The clearance is usually pretty tight .050 inch is commonly used. One can see that if you loose a rod bearing, perhaps not even severe enough to do more to the rod than spin the bearing, the crankcase and cam are going to get hit.

Not that I think that taking a little material off the wrenching end of the cap screw's head is going to cause you problems other than getting a wrench socket on the bolt, but this isn't usually where material is deleted for clearance. At the other extreme one has to be careful about grinding on the pan rail or cylinder spigot as it's all to easy to discover coolant. To that extent the Vortec 880 block is somewhat easier to deal with because the cylinder wall so called spigot on the bottom does not extend as far into the crankcase as it does on other blocks. Because of this, the 880 block is better run with hypereutectic cast pistons, or if forged, the high silicon 4032 rather than the slightly stronger low silicon 2618. Because high silicon content pistons can be run with tighter skirt clearance so the thrust side reversal at BDC can't use the wider clearance of less thermally stable piston material to accelerate the piston to where the skirt gets cracked or snapped off.

Building an engine, even a simple engine, these days is not an easy task. Newer design elements for new materials have made several subtle but significant design changes to the Gen I and II SBC as well as the same kind of thing happening over at the Chrysler and Ford houses. So it's easy to stumble into previously unheard of problems simply by mixing parts from different years of technologies. Most of this stuff is not published and many engine building books out there are now many years behind the state of art that was incorporated into the last production years of the old SBC. When you arrive at the Gen III motor it’s a whole different world where in a lot of the ways you see the kind of kludged together ideas that show themselves in the Gen II LT1 an 4 of the 1990's become refined and defined in the extraordinary LS series engines of today.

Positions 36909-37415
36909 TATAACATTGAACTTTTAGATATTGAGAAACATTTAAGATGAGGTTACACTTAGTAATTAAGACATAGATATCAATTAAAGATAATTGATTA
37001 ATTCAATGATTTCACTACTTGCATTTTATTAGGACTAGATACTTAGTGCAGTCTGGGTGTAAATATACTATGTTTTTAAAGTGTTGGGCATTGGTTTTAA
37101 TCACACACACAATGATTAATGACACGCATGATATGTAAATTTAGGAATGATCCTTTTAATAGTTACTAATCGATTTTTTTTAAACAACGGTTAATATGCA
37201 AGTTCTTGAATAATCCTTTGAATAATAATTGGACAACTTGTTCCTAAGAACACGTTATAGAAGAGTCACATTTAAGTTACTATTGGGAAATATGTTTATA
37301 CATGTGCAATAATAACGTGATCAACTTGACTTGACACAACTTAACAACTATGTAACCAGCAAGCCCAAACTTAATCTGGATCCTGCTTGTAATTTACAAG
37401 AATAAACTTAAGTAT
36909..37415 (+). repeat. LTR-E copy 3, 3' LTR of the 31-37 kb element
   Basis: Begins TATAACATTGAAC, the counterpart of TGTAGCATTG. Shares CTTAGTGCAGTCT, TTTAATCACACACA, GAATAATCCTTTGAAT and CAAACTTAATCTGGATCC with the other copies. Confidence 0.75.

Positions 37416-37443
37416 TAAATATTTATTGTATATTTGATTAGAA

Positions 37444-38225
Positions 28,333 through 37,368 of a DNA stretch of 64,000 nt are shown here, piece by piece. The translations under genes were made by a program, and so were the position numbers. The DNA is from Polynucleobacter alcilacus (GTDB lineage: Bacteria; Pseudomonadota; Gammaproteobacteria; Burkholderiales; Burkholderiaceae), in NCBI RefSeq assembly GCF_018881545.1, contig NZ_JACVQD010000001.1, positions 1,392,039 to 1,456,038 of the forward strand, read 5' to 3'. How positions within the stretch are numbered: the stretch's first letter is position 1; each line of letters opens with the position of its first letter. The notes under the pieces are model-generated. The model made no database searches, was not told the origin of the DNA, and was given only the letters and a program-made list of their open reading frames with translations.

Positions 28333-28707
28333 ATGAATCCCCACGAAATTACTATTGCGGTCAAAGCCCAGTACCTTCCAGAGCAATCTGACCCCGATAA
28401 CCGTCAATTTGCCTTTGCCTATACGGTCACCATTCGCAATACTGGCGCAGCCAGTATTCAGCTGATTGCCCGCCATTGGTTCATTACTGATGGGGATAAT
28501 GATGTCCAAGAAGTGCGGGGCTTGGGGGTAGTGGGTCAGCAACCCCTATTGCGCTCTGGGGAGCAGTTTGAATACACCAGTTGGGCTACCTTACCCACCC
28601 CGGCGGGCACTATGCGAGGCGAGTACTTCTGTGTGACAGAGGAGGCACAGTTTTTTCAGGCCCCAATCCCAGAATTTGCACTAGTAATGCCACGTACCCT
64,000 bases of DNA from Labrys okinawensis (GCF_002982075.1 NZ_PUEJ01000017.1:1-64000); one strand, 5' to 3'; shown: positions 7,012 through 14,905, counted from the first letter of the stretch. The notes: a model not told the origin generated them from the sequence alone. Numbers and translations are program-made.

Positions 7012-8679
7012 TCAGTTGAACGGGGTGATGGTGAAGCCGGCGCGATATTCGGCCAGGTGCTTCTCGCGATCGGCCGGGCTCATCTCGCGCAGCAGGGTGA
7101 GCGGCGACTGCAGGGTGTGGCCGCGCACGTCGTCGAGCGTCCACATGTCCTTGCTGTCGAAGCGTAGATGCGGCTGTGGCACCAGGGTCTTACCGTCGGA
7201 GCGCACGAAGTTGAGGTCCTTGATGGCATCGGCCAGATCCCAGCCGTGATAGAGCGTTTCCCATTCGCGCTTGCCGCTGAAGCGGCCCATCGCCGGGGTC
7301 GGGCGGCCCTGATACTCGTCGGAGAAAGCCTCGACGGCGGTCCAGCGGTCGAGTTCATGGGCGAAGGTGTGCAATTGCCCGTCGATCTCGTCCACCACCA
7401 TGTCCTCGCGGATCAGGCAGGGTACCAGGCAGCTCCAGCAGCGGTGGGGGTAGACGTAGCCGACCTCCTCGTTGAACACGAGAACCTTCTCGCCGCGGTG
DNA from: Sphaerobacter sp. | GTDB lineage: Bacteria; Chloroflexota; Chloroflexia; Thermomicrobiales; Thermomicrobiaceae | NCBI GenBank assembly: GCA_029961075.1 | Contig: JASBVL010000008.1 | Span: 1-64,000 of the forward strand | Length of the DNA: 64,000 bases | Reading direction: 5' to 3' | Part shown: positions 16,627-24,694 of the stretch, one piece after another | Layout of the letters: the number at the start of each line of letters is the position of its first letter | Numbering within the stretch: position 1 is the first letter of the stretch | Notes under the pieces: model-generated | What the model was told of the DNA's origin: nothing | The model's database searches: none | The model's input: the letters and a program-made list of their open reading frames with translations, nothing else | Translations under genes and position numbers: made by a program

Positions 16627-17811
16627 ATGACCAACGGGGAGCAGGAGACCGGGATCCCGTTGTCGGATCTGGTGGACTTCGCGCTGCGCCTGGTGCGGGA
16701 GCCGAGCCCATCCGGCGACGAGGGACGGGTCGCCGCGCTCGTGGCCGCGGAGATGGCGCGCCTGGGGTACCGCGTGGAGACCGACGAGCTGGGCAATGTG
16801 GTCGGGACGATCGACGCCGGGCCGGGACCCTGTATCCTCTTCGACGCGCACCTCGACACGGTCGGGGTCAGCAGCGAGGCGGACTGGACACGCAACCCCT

Bogie

1Gary 05-04-2013 08:05 AM

Humm.Not going back to re-read.Are ya using the short 400 rods??.

Believe it or don't,but what we found is the wire thickness of a standard paper clip is just about right for a number of different brand name rods for the pan rail clearances.

ChevroletSS 05-04-2013 08:19 AM

All I know is that what I took off wouldnt hurt anything but Ive been told by everyone that most guys use a zip tie and as long as I can put it between the block and the rod bolt head Im good so I took off a little on the bolt head cause I didnt need to remove much. I dont have any clearence issues with the cylinder at all so I should be good there. As far as my cam I havent decided which or what Im going with yet so still need to wait till I get it. All in all I hope im good with my clearence ill post some pictures later today